In November 2013, I wrote an article in The Huffington Post, addressing the phony "debate" among pundits over a possible market correction. The Dow Jones Industrial Average closed that day at 15,967. On July 7, 2014, it closed at 17,024.
In that article, I railed against the " gurus" then making predictions about when the inevitable market correction would occur. I noted there were good arguments on all sides of this issue, but the reality is only the most dire predictions usually garnered the headlines.
I don't question the right of anyone to express their views on the future of the markets. But I do find it irresponsible when market pundits are featured in the financial news giving opinions about random events. They don't have any accountability when they are wrong. Investors who hold the mistaken belief that these pundits can predict the future are collateral damage.
Those making predictions have an agenda. They want publicity for their services and products. They also want to position themselves as someone with unique insight, so they will earn bragging rights for accurately calling the next correction.
Few investors understand the difference between luck and skill. I have seen precious little evidence that anyone has the skill to predict the future. By random chance alone, some will guess right. But that doesn't make them experts. They were simply lucky.
The charade continues. A recent CNBC headline blared: "Why this bullish pro sees market drop soon." A June 17 CNBC headline speculated that Iraq could be the "trigger" for a stock market correction. Wharton School professor of finance and author, Jeremy Siegel, disagrees. He has said the Dow could go to 20,000 by year-end.
Many investors feel they are caught between a rock and a hard place. Do they "sit on the sidelines" as some pundits advise and await the coming correction? Or do they stay invested and avoid missing out on the continuing bull market? The answer may surprise you.
You should ignore the bulls and the bears. Responsible and intelligent investing has nothing to do with relying on a predictive expertise that doesn't exist. Here's what your broker doesn't want you to know: The entire concept of investing based on identifying mispriced stocks and predicting economic and market conditions is not just fatally flawed. It's part of an insidious strategy to transfer wealth from those who earned it to those who "manage" it.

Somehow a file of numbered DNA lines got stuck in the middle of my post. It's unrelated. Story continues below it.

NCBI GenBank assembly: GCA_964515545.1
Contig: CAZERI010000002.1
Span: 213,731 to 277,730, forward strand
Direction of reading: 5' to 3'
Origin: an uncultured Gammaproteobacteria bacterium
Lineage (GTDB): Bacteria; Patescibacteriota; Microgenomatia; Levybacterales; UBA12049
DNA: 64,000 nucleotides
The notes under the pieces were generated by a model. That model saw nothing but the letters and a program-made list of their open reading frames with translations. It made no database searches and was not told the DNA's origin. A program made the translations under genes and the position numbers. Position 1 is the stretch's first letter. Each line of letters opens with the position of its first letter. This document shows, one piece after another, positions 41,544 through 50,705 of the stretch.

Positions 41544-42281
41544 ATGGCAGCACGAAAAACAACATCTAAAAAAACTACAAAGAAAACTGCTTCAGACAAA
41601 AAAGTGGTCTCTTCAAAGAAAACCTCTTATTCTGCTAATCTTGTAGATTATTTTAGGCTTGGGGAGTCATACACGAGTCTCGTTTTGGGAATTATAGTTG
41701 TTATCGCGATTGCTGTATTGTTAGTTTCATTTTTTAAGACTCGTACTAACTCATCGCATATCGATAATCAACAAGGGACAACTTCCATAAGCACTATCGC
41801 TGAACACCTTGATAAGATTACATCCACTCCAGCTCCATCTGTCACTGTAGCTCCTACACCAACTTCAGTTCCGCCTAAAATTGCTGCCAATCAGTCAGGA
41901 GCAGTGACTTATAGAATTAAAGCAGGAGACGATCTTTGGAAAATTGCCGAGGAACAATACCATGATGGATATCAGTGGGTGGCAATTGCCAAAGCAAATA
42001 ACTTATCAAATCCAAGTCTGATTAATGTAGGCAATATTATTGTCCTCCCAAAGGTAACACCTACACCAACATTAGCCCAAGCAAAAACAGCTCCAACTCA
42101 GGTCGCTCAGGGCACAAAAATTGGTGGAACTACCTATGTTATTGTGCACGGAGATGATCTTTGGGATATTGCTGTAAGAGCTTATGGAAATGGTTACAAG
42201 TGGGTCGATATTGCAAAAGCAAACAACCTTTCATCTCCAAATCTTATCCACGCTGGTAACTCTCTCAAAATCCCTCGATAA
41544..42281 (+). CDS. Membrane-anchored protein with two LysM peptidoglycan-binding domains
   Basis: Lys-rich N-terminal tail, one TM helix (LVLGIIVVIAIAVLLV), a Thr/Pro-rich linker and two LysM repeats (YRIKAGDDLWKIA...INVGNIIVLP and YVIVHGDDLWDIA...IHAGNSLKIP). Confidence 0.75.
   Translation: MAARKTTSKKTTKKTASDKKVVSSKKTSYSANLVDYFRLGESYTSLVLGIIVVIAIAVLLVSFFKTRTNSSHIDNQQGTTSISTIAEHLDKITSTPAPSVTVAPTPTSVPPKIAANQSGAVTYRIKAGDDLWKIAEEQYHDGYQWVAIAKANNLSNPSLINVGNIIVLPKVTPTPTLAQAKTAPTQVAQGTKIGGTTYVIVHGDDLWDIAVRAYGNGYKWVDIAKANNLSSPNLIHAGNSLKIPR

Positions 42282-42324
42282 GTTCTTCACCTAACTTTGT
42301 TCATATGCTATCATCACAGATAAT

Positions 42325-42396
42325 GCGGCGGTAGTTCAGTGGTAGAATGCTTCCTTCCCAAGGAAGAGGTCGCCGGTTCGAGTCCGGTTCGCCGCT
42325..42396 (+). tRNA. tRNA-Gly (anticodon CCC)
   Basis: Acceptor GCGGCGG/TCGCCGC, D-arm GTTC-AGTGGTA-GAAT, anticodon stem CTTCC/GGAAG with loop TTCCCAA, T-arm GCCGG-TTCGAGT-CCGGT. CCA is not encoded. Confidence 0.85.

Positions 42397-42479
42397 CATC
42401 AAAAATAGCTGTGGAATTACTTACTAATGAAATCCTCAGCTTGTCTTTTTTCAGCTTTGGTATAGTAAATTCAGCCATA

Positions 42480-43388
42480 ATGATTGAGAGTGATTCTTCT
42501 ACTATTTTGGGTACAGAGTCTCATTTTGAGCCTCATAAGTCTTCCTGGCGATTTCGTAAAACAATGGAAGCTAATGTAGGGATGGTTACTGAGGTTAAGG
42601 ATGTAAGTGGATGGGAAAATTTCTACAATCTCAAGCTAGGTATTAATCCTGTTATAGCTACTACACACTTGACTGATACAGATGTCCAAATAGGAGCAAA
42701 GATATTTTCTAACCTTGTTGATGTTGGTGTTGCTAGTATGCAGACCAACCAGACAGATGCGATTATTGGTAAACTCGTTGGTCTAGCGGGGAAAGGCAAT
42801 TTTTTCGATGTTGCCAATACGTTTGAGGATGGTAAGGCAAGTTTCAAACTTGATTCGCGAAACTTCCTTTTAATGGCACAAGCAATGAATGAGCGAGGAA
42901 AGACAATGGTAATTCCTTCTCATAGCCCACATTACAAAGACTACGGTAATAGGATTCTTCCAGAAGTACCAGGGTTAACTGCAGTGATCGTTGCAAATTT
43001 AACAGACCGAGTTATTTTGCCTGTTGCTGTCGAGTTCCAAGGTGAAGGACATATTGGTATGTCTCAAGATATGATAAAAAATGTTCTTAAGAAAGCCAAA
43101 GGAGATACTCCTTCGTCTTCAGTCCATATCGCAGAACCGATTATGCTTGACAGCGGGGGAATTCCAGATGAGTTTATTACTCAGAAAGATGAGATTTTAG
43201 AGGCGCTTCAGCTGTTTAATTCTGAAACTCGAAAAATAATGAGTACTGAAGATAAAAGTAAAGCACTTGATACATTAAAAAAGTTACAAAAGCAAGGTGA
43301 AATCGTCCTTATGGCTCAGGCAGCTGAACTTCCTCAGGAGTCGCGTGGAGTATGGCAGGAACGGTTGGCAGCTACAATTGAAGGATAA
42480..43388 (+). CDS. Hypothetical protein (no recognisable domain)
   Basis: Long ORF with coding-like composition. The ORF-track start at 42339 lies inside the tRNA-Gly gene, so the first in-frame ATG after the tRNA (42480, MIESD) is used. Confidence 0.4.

There is an alternative. It requires a commitment by you to open your mind, discard your biases and learn about it. Here it is in a nutshell:
Portfolio returns are driven by your allocation between stocks and bonds. You can make this determination yourself, based on the amount of risk you are willing to take.
Some asset classes ( small cap and value stocks) have historically delivered higher returns over long periods of time, according to analysis of historical data from 1927 to 2004 by Professor Kenneth French of Dartmouth's Tuck School of Business, albeit at increased cost and risk. By structuring your portfolio to tilt towards those asset classes, you may be able to increase your expected returns.
There is also support for the idea that companies experiencing a large increase in the price of their stock will continue to experience increases.
The returns of the fixed-income portion of your portfolio are largely determined by credit (lower vs. higher credit quality) and term (longer vs. shorter maturities).
The critical factor that distinguishes investing based on these premises is that they don't involve predictions about the future. They are solely within your control.
There is a reason why so many of the smartest academics in the world recommend investing based on these sound principles. They have spent their lives studying the capital markets and publishing peer-reviewed papers in scholarly journals.
There is also a reason why famed investor Warren Buffett has instructed his trustee to invest in index funds upon his death. Buffett is quoted as stating that he believes "the trust's long-term results from this policy will be superior to those attained by most investors - whether pension funds, institutions or individuals - who employ high-fee managers."
You do have a choice, but it is not the one posed by the conflicting views of self-styled "pros." Opt out of a system designed to profit everyone but you.
That's the way you can profit from the coming market correction.
Dan Solin is the director of investor advocacy for the BAM ALLIANCE and a wealth advisor with Buckingham. He is a New York Times best-selling author of the Smartest series of books. His latest book, "The Smartest Sales Book You'll Ever Read," has just been published.
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